We have here an account of the murder of Abner by Joab, and David’s deep resentment of it.
I. Joab very insolently fell foul upon David for treating with Abner. He happened to be abroad upon service when Abner was with David, pursuing a troop, either of Philistines or of Saul’s party; but, upon his return, he was informed that Abner was just gone (2 Sam. 3:22, 23), and that a great many kind things had passed between David and him. He had all the reason in the world to be satisfied of David’s prudence and to acquiesce in the measures he took, knowing him to be a wise and good man himself and under a divine conduct in all his affairs; and yet, as if he had the same sway in David’s cause that Abner had in Ish-bosheth’s, he chides David, and reproaches him to his face as impolitic (2 Sam. 3:24, 25): What hast thou done? As if David were accountable to him for what he did: “Why hast thou sent him away, when thou mightest have made him a prisoner? He came as a spy, and will certainly betray thee.” I know not whether to wonder more that Joab had impudence enough to give such an affront to his prince or that David had patience enough to take it. He does, in effect, call David a fool when he tells him he knew Abner came to deceive him and yet he trusted him. We find no answer that David gave him, not because he feared him, as Ish-bosheth did Abner (2 Sam. 3:11), but because he despised him, or because Joab had not so much good manners as to stay for an answer.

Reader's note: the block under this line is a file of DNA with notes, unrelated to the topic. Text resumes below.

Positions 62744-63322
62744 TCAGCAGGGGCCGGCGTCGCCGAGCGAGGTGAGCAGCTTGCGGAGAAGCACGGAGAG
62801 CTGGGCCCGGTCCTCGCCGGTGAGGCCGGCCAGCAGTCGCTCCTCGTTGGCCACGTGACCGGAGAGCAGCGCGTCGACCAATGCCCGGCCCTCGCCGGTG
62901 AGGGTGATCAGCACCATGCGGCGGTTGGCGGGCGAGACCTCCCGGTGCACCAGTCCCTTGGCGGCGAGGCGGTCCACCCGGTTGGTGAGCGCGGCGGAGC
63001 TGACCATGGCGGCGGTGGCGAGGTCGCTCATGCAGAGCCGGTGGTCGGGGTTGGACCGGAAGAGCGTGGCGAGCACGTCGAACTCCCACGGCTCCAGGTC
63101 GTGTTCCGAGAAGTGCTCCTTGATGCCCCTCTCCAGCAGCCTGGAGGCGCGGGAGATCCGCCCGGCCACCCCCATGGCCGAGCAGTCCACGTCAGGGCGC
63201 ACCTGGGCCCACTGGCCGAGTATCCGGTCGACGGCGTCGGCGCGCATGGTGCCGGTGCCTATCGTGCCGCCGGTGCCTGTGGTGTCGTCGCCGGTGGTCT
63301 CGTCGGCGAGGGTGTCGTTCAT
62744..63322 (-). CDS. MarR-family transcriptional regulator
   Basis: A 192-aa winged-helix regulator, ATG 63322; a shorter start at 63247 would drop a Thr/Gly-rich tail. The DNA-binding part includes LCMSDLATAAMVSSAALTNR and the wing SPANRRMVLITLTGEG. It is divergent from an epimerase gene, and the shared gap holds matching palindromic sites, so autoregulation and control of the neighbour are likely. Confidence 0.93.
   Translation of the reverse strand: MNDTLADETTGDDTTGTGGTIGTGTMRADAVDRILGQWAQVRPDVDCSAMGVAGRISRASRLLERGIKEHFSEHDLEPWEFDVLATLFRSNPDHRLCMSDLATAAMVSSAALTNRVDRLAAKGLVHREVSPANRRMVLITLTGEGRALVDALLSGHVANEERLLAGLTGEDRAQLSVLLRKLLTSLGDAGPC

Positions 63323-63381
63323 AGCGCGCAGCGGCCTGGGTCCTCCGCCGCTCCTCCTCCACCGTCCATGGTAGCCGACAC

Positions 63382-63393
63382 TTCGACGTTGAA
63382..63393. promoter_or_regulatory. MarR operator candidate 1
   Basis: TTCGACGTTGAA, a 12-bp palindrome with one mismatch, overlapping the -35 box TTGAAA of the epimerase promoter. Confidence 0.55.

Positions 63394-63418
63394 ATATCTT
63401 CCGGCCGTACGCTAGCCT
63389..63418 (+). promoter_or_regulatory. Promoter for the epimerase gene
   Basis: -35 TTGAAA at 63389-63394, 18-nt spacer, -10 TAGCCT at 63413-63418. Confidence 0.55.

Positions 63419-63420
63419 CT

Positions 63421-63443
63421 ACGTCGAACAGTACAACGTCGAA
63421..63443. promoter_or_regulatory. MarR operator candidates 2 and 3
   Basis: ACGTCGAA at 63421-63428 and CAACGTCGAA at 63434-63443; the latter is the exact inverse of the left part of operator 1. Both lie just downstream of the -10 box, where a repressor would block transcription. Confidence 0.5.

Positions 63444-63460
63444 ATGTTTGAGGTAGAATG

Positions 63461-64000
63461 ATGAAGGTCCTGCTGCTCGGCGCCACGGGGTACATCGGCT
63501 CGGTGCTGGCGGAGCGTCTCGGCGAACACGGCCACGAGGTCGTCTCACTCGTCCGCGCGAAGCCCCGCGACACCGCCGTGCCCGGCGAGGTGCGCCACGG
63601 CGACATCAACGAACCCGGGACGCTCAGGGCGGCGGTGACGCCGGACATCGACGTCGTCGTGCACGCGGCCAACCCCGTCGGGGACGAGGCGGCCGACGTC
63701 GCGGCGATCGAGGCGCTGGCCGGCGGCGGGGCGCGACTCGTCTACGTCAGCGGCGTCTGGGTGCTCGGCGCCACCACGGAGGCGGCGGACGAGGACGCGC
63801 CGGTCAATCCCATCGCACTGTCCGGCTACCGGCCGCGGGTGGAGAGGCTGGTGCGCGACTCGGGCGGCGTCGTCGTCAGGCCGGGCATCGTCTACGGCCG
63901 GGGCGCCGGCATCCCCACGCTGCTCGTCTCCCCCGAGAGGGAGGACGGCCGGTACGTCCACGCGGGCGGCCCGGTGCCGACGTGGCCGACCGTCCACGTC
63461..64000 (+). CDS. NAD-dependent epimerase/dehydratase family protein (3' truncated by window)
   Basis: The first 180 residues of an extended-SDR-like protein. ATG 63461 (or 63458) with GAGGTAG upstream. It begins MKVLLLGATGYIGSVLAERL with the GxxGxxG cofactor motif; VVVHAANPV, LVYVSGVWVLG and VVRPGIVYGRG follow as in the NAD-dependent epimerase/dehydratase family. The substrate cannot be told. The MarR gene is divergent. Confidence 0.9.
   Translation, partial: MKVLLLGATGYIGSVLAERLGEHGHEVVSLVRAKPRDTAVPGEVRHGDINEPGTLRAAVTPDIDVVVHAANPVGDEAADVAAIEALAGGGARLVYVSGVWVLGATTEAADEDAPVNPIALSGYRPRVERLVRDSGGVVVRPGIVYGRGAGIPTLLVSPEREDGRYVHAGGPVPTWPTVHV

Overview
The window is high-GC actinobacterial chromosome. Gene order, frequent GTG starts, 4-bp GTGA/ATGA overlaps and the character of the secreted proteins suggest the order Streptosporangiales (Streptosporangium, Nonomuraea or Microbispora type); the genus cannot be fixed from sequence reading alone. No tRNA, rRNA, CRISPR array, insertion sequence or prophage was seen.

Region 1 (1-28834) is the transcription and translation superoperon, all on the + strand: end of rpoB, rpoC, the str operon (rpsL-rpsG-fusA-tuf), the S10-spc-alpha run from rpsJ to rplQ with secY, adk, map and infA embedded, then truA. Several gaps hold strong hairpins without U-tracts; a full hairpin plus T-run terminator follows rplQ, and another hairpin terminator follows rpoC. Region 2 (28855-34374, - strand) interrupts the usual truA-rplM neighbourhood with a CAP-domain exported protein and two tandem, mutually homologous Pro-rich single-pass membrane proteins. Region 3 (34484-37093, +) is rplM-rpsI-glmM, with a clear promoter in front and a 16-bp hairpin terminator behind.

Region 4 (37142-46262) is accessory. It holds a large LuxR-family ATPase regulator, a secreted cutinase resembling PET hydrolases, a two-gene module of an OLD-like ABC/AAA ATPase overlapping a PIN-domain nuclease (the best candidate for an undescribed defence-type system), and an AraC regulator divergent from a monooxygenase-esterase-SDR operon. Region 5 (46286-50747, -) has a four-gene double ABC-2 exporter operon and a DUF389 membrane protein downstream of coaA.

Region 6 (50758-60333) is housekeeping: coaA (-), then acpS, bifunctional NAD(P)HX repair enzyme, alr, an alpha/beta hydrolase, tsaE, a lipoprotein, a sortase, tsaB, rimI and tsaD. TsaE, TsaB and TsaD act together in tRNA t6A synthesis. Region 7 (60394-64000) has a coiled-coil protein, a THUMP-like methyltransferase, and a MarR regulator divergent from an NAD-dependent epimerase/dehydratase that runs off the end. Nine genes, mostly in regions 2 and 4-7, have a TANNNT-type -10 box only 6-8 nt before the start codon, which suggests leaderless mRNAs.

II. He very treacherously sent for Abner back, and, under colour of a private conference with him, barbarously killed him with his own hand. That he made use of David’s name, under pretence of giving him some further instructions, is intimated in that, but David knew it not, 2 Sam. 3:26. Abner, designing no harm, feared none, but very innocently returned to Hebron, and, when he found Joab waiting for him at the gate, turned aside with him to speak with him privately, forgetting what he himself had said when he slew Asahel, How shall I hold up my face to Joab thy brother? (2 Sam. 2:22), and there Joab murdered him (2 Sam. 3:27), and it is intimated (2 Sam. 3:30) that Abishai was privy to the design, and was aiding and abetting, and would have come in to his brother’s assistance if there had been occasion; he is therefore charged as an accessary: Joab and Abishai slew Abner, though perhaps he only knew it who is privy to the thoughts and intents of men’s hearts. Now in this, 1. It is certain that the Lord was righteous. Abner had maliciously, and against the convictions of his conscience, opposed David. He had now basely deserted Ish-bosheth, and betrayed him, under pretence of regard to God and Israel, but really from a principle of pride, and revenge, and impatience of control. God will not therefore use so bad a man, though David might, in so good a work as the uniting of Israel. Judgments are prepared for such scorners as Abner was. But, 2. It is as certain that Joab was unrighteous, and, in what he did, did wickedly. David was a man after God’s own heart, but could not have those about him, no, not in places of the greatest trust, after his own heart. Many a good prince, and a good master, has been forced to employ bad men. (1.) Even the pretence for doing this was very unjust. Abner had indeed slain his brother Asahel, and Joab and Abishai pretended herein to be the avengers of his blood (2 Sam. 3:27, 30); but Abner slew Asahel in an open war, wherein Abner indeed had given the challenge, but Joab himself had accepted it and had slain many of Abner’s friends. He did it likewise in his own defence, and not till he had given him fair warning (which he would not take), and he did it with reluctancy; but Joab here shed the blood of war in peace, 1 Kgs. 2:5. (2.) That which we have reason to think was at the bottom of Joab’s enmity to Abner made it much worse. Joab was now general of David’s forces; but, if Abner should come into his interest, he would possibly be preferred before him, being a senior officer, and more experienced in the art of war. This Joab was jealous of, and could better bear the guilt of blood than the thoughts of a rival. (3.) He did it treacherously, and under pretence of speaking peaceably to him, Deut. 27:24. Had he challenged him, he would have done like a soldier; but to assassinate him was done villainously and like a coward. His words were softer than oil, yet were they drawn swords, Ps. 55:21. T 347c hus he basely slew Amasa, 2 Sam. 20:9. (4.) The doing of it was a great affront and injury to David, who was now in treaty with Abner, as Joab knew. Abner was now actually in his master’s service, so that, through his side, he struck at David himself. (5.) It was a great aggravation of the murder that he did it in the gate, openly and avowedly, as one that was not ashamed, nor could blush. The gate was the place of judgment and the place of concourse, to that he did it in defiance of justice, both the just sentence of the magistrates and the just resentment of the crowd, as one that neither feared God nor regarded men, but thought himself above all control: and Hebron was a Levites’ city and a city of refuge.